13 560 the journal of law and economics easy to show that this surplus-maximizing fee is strictly positive and independent of K. 47 Equation (6) may have multiple solutions if the surplus function S( f ) has multiple peaks. For simplicity, we assume that the function is single peaked 48 to ensure a unique solution (although our main result that the ethical constraint can allow economic rents holds without this assumption). Rewriting equation (6) yields an expression for the ratio of the attorney s and client s marginal payoffs at the surplus-maximizing fee, ˆf (da/df ) ˆf p, (7) 1 ˆf Aˆ where da/df p A (de /df ). This ratio equals the (local) elasticity of the award with respect to the contingent fee. 49 When the award payoff is less elastic, a lower value of the contingent fee maximizes (1 f )A. Under the minimum-fixed-fee restriction, the client prefers the surplusmaximizing fee ˆf to any other contingent fee, as long as the attorney accepts the case. It is easy to show that, at any given value of K, attorney profits are an increasing function of the contingent fee. Hence, under the ethical restriction, the attorney prefers the surplus-maximizing fee to any lower contingent fee. Therefore, a contingent fee lower than ˆf cannot be an equilibrium outcome since both parties prefer a higher fee. On the other hand, a contingent fee less than f Z cannot be an equilibrium since attorneys would earn negative profits. This analysis directly implies the following proposition: Proposition 2. If the lawsuit is filed, the equilibrium contingent fee is the greater of the zero-profit fee and the surplus-maximizing fee. The attorney earns strictly positive profits only if the surplus-maximizing fee is greater than the zero-profit fee. We now derive necessary and sufficient conditions for attorneys to earn positive profits, which occurs when the surplus-maximizing fee is greater than the zero-profit fee and the client files suit. Define Ê p E( ˆf ) and Aˆ p A(E) ˆ. When K equals Eˆ M ˆfAˆ, equation (5) implies that f ˆ Z(K) p f. Since the zero-profit contingent fee decreases as K increases, it follows that f ˆ if and only if ˆ ˆˆ Z(K)! f K 1 E M fa. On the other hand, the client files suit only if K (1 ˆf )Aˆ, since the client s surplus would otherwise be neg- 47 At f p 1, the client receives K. At f p 0, the client receives K since E (0) p 0 and A(0) p 0. However, by choosing some f (0, 1), the attorney will put forth a positive amount of effort and the client will receive a strictly positive share of the recovery less K. Therefore, ˆf (0, 1). 48 Given that S(0) p S(1) p 0, the surplus function has a single peak if it is quasi-concave. 49 By making substitutions from equations (2) and (3), it is possible to derive other algebraically equivalent expressions for ˆf, as in Hay, supra note 5, at 511. None of the expressions are in closed form; they all relate the contingent fee to endogenous quantities that depend on the fee.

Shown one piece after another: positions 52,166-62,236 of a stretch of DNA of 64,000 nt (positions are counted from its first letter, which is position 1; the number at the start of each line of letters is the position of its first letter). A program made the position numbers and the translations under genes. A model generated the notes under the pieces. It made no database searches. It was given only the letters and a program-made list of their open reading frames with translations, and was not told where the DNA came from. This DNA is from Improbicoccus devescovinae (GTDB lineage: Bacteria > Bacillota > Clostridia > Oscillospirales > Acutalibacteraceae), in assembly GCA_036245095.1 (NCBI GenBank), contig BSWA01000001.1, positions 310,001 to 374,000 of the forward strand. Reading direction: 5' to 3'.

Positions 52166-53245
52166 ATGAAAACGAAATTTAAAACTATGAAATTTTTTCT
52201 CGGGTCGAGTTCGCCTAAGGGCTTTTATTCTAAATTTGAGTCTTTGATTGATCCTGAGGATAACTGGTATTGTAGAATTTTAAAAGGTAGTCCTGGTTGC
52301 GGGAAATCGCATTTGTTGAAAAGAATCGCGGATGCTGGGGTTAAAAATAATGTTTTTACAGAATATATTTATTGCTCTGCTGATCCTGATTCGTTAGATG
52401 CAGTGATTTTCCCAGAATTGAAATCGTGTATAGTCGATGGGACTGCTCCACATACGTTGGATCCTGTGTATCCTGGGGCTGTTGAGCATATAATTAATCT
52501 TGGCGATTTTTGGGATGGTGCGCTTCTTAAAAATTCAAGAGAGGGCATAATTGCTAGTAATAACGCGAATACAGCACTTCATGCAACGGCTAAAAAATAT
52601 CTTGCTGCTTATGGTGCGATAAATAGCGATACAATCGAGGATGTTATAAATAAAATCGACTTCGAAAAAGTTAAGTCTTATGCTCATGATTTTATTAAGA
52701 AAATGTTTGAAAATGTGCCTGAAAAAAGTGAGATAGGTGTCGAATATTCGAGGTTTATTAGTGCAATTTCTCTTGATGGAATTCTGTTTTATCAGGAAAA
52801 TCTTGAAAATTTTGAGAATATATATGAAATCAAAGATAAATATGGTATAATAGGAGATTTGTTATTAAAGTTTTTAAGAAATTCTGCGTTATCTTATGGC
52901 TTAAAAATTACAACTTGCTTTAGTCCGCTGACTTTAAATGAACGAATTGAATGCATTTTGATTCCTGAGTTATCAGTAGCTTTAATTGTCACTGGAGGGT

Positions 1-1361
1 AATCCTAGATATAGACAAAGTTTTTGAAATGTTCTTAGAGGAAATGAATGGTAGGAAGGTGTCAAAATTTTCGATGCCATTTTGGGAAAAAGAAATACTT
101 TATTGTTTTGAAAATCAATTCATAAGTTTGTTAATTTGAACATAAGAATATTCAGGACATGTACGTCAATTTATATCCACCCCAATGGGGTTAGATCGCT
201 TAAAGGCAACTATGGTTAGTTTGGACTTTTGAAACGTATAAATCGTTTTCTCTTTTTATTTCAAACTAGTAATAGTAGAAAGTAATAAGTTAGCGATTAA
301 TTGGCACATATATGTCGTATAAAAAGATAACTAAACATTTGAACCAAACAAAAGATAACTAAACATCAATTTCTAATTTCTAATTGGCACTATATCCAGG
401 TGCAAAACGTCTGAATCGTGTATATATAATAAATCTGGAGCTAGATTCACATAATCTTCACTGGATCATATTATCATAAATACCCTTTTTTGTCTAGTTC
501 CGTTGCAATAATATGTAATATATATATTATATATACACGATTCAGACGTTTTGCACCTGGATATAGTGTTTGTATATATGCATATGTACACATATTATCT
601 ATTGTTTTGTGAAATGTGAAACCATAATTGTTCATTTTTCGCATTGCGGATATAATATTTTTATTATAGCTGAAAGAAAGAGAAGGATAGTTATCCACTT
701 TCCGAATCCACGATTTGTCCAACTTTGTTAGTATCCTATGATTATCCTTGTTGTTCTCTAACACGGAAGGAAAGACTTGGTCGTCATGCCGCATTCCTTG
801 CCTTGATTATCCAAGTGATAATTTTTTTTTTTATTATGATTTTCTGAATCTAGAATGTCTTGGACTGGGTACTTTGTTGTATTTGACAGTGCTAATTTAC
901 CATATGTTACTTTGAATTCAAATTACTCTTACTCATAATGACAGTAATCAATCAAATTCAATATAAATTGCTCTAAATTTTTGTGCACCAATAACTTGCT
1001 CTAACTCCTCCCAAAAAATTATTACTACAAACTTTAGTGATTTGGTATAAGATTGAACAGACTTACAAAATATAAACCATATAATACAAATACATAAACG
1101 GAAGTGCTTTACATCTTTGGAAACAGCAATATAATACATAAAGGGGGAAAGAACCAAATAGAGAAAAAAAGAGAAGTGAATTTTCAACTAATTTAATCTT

14 legal fee restrictions 561 ative. Algebra confirms that a range for K that satisfies both inequalities exists if and only if Vˆ p Aˆ Eˆ M is positive, which is the case we focus on below. 50 The condition that ˆV must be positive has an intuitive interpretation. At any contingent fee, the combined value of the lawsuit equals the sum of attorney profit and client surplus. If the combined value is not positive at the surplus-maximizing fee, then the attorney cannot earn positive profits without the client receiving negative surplus. Of course, negative surplus is inconsistent with client participation. Hence, it is possible for the attorney to earn positive profits while still leaving nonnegative surplus for the client only if the combined value is positive at the surplus-maximizing fee. On the other hand, the requirement that ˆV is positive is not sufficient to guarantee that the attorney earns positive profits, as the minimum fixed fee must also be in the appropriate range. Recall that the fixed fee affects neither attorney effort nor the combined value but only the division between attorney profits and client surplus. It follows that as long as ˆV is positive, a range of fixed fees exist that allocates the total value in a manner such that both profits and client surplus are positive. The relevant range for the minimum fixed fee is given by the two inequalities above that guarantee positive profits and nonnegative surplus. In this range, the minimum fixed fee is sufficiently high that the associated zero-profit contingent fee is lower than the surplus-maximizing fee. As stated in Proposition 2, competition does not drive the equilibrium contingent fee below the surplus-maximizing fee since a lower contingent fee would decrease client surplus. Also, in this range, the fixed fee is not so high that client surplus is nonnegative. So the client files the lawsuit and the attorney earns positive profits. To summarize: Proposition 3. If the combined value of the lawsuit is positive at the surplus-maximizing fee, then for any minimum fixed fee greater than Ê M ˆfA ˆ and less than or equal to (1 ˆf )Aˆ, i) the lawsuit is filed, ii) the equilibrium contingent fee is the surplus-maximizing fee, iii) client surplus is nonnegative, iv) attorney profits are strictly positive, and v) the combined value of the lawsuit is independent of the minimum fixed fee. Note that attorney profits, which are given by p p ˆˆ fa K Eˆ M, decrease as the minimum fixed fee is decreased within the stated interval. Attorneys are harmed by even a marginal relaxation of the restriction, because a $1 decrease in K implies a $1 shift of surplus from the attorney to the client. 50 When is negative, attorneys earn zero profits on all lawsuits that go to court, although ˆV some lawsuits may be dropped if K is positive and sufficiently large.